However, with the rapid growth of Facebook came an increase in the number of relationship confrontations. Facebook has become a problem for many couples, whether married or dating. It has been the cause of many breakups and arguments among couples. Trust issues are also on the rise, and if an individual feels his or her partner is cheating, more than likely someone on Facebook is aware of it and with whom it is occurring. Some studies have shown that yes, Facebook is associated with many troubles in people’s relationships. (“Facebook”). A cheater is more likely to be caught by their partner, their partner’s friends, or family members because on Facebook people post just about every detail of their lives. So is this good or bad for the person who is being cheated on? Some will say it is good because it informs them on an issue that would be harder for them to find out, but it also allows everyone else to be in an individual’s personal business and is more likely to cause more problems and could become quite embarrassing for those involved. It is bad enough for one to be cheated on, but having everyone know about it is such a horrible feeling in itself. As Facebook continues to grow ,there is a good chance that relationship problems affected by Facebook will grow as well.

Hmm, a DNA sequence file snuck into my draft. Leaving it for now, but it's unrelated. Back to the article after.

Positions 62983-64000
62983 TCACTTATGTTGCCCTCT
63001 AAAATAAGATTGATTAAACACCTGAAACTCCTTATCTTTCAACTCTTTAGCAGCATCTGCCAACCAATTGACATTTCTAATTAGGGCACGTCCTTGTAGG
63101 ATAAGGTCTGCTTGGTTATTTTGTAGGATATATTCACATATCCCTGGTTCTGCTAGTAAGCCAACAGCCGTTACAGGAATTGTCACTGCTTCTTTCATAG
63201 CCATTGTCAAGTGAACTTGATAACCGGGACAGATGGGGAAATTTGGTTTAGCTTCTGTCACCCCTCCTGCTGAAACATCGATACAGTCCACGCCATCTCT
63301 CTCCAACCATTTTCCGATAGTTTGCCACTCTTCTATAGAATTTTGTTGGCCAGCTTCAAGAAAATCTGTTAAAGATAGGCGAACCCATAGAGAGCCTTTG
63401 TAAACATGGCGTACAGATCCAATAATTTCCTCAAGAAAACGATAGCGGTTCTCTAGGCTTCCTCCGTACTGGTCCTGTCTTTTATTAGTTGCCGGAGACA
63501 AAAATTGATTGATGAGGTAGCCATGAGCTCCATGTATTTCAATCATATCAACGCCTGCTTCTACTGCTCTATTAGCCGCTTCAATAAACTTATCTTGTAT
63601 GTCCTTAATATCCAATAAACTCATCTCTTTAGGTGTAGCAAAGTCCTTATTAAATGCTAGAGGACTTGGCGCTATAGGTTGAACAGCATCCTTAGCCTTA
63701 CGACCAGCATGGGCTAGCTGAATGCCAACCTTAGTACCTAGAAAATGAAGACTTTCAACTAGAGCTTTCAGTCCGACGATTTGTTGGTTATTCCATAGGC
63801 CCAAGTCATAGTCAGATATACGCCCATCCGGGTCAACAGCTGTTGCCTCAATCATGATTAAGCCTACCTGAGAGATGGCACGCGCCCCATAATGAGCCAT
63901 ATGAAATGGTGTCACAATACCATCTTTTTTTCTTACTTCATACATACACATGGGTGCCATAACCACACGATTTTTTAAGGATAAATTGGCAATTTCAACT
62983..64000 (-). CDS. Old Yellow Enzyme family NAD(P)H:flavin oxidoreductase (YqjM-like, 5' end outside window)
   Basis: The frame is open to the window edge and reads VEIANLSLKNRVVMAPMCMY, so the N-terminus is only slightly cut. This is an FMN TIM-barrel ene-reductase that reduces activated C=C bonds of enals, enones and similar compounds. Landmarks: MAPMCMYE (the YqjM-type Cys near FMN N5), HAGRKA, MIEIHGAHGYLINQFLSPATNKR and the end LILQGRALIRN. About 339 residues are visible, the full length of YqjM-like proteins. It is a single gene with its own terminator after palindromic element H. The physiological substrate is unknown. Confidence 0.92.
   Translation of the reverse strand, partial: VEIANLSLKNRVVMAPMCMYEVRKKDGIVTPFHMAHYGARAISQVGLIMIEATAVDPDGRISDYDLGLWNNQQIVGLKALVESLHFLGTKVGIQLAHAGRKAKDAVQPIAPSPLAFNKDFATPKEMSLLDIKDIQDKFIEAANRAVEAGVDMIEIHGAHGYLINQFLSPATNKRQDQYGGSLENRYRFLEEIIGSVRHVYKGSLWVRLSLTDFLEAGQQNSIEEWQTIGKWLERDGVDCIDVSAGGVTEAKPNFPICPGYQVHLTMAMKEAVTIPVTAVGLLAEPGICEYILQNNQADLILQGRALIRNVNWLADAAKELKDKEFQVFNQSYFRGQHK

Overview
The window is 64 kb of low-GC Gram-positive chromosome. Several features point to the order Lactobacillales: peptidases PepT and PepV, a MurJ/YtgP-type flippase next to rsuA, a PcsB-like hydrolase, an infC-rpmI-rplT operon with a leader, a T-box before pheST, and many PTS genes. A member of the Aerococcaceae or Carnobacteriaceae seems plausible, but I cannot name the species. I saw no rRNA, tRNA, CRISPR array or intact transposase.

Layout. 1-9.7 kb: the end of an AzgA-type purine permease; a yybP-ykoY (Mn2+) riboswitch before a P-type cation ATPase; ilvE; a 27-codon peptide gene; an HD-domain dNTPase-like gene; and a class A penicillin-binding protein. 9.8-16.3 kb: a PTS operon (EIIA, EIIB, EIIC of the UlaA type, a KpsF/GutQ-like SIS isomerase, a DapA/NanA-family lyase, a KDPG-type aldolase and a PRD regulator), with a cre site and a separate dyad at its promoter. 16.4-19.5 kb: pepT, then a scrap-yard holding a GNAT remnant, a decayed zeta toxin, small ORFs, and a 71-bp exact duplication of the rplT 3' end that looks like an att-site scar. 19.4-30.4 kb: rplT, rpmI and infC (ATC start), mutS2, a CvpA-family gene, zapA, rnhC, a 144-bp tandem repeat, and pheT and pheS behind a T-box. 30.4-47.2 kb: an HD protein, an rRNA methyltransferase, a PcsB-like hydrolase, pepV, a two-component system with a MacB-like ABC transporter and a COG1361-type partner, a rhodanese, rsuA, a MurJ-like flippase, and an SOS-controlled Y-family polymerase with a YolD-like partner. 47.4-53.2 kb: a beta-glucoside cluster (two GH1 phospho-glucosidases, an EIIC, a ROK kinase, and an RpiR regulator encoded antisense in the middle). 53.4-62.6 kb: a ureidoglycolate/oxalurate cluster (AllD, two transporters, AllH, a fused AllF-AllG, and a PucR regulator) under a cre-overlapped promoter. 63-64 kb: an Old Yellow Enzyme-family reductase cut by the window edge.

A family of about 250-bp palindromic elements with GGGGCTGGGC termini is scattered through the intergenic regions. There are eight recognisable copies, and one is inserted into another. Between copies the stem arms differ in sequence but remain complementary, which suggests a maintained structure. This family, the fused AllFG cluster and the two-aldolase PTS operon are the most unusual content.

Young adults are also affected by the havoc occurring on Facebook. Many young adults attack one another on Facebook and feel no remorse. They may use vulgar language, such as cuss words and too often, even speak in a sexual nature. They are often more focused with the events taking place on Facebook than they are on school. School may become much harder for young adults if they are not able to focus directly on what’s going on in their classrooms, resulting in lower grades and even worse, failing. So how can parents put a stop to such behavior? We know that there is internet access just about everywhere, making it even easier for kids to open the door to such problems. Parents should have an open relationship with their children and be actively involved. It does not help to keep children locked away from the rest of the world; one must teach their child between right and wrong, good and bad. Parents should teach their children the negative influences that Facebook can have on them to avoid the unhealthy consequences.